It’s coming from Jon Heyman, so take this for what it’s worth, but:
Free agent closer Greg Holland is seeking an unusual two-year deal with a one-year opt-out that could allow him to re-test a free agent market that showed a strong affinity for closers this winter.
Holland’s interest in such a deal should be no surprise after three of the biggest stars of this year’s class were Aroldis Chapman, Kenley Jansen and Mark Melancon.
Holland is drawing interest from the Rays, Dodgers, Nationals, Rockies, Brewers, Reds and others. The Cubs met with him before acquiring Holland’s Royals replacement, Wade Davis. The Royals have shown some interest, as well, as they are looking to beef up their vaunted pen, though they may not be too likely at the moment.
Holland, a 31-year-old right-handed reliever, missed all of 2016 following Tommy John surgery. Before that, he had a pretty good five year run as an effective reliever for Kansas City. Then he blew out his elbow.
He certainly fits the profile of a relief pitcher that the Reds are trying to target: a guy who has had success in the past, but might scare off some teams because of his recent health issues. As GM Dick Williams said, when discussing recent signee Drew Storen:
It’s not typical you can find a guy with a track record like that available to a team like us. So, there’s going to be something there that scared teams off a little bit. … There are no risk-free signings at this end of the spectrum.
That said, Holland was an elite closer before the injury, and there are some teams with deep pockets who are reported to be interested in his services. But he’s the type of guy that makes a lot of sense for the Reds, even if Holland is looking for a two-year deal, as has been reported. And, as Doug Gray notes, the Reds might actually have something important that they can offer Holland: a chance to close out games.
The Reds can offer something many teams probably can’t: The chance to close. Coming off of surgery, other teams may be less than willing to offer that chance. If he goes out and shows he’s capable, others may be more willing. Of course, coming off of surgery, he may not be able to close as often as some other guys. With the Reds also having Drew Storen, there could be some wiggle room in there to get both guys save chances – especially early in the year as Holland is eased back into the relief role.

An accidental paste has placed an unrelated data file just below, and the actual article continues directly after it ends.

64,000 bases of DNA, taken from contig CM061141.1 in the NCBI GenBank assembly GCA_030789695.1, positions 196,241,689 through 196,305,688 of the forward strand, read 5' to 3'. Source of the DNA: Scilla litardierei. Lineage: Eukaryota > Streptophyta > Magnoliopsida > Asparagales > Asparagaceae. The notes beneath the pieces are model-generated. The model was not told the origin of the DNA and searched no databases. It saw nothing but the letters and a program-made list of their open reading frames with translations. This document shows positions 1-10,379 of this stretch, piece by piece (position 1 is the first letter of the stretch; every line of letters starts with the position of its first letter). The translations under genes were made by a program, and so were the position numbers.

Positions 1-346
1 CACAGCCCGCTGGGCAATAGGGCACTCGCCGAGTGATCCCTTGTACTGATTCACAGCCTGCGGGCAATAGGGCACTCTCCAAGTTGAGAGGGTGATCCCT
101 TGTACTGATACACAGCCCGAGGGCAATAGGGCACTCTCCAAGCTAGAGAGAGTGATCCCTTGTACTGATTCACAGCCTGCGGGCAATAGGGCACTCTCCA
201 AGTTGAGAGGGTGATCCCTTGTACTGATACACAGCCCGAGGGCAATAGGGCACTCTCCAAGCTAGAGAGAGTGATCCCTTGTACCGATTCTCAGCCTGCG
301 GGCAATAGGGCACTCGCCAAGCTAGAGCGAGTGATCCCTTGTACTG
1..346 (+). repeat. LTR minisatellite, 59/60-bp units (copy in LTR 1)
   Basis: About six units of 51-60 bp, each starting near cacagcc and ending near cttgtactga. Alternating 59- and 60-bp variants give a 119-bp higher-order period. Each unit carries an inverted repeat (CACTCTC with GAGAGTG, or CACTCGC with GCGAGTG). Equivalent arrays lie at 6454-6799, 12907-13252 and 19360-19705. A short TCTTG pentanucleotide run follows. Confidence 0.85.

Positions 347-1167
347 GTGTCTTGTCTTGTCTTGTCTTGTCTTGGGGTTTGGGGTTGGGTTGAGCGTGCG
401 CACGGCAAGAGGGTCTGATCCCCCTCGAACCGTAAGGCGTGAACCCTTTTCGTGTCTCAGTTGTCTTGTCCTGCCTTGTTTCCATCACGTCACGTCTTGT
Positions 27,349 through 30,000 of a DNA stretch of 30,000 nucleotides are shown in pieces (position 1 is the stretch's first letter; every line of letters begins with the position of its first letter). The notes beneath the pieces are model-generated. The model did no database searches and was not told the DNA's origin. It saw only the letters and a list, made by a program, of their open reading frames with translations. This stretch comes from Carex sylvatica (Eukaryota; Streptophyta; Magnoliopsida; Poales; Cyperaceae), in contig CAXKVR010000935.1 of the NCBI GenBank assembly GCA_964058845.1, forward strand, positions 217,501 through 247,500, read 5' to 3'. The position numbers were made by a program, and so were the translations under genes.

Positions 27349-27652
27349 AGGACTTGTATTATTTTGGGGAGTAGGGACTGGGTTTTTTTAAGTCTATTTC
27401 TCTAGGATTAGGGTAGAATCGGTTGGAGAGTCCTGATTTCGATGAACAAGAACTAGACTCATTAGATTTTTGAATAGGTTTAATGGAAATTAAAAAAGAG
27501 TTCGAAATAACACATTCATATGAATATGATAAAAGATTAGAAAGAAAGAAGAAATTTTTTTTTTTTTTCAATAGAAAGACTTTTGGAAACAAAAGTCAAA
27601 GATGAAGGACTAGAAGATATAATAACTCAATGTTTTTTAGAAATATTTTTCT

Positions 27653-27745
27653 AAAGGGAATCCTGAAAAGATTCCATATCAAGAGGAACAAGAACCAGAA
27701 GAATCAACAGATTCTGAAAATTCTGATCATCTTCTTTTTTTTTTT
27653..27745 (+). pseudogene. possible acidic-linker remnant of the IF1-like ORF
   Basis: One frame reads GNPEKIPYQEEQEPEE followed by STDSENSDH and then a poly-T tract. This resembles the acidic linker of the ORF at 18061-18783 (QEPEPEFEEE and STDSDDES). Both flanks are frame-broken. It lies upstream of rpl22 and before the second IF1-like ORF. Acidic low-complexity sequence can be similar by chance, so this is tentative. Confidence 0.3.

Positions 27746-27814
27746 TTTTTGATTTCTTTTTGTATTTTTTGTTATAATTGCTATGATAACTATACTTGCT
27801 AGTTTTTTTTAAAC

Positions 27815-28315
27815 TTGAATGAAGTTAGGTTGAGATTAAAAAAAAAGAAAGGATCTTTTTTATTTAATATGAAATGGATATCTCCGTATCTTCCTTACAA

Seems to me like a good gamble for the Reds to take, if they can convince Holland to come here. Best case scenario, he returns to form and the Reds can flip him for someone who will be a member of the next good Reds team. (Well, the actual best case scenario is that Holland is the closer for the 2017 World Series champion Cincinnati Reds.) Worst case scenario is that he’s bad and the Reds have wasted some money on him for a couple of years. It’s not likely to be a tremendous amount of money, but I realize that I normally wouldn’t advocate spending big dollars on the bullpen for a rebuilding team like Cincinnati. Holland appears to be a good risk. I’ve never been wrong before, but I guess it’s possible that I’m off-target here.
The other part of the equation in my mind is that there’s the added benefit that, if the Reds can add more reliable relievers to the bullpen, they might be more inclined to do the smart thing and give Michael Lorenzen (or Raisel Iglesias) a shot at sticking in the starting rotation. So the Reds get an MUCH-improved bullpen for 2017, plus (possibly) Lorenzen as a starter?
Not exactly the stuff of dreams, but it’s a start.
Blame Chad for creating this mess.
Chad launched Redleg Nation in February 2005, and has been writing about the Reds ever since. His first book, “The Big 50: The Men and Moments That Made the Cincinnati Reds” is now available in bookstores and online, at Amazon, Barnes & Noble, and wherever fine books are sold. You can also find Chad’s musings about the Cincinnati Reds in the pages of Cincinnati Magazine.
You can email Chad at firstname.lastname@example.org.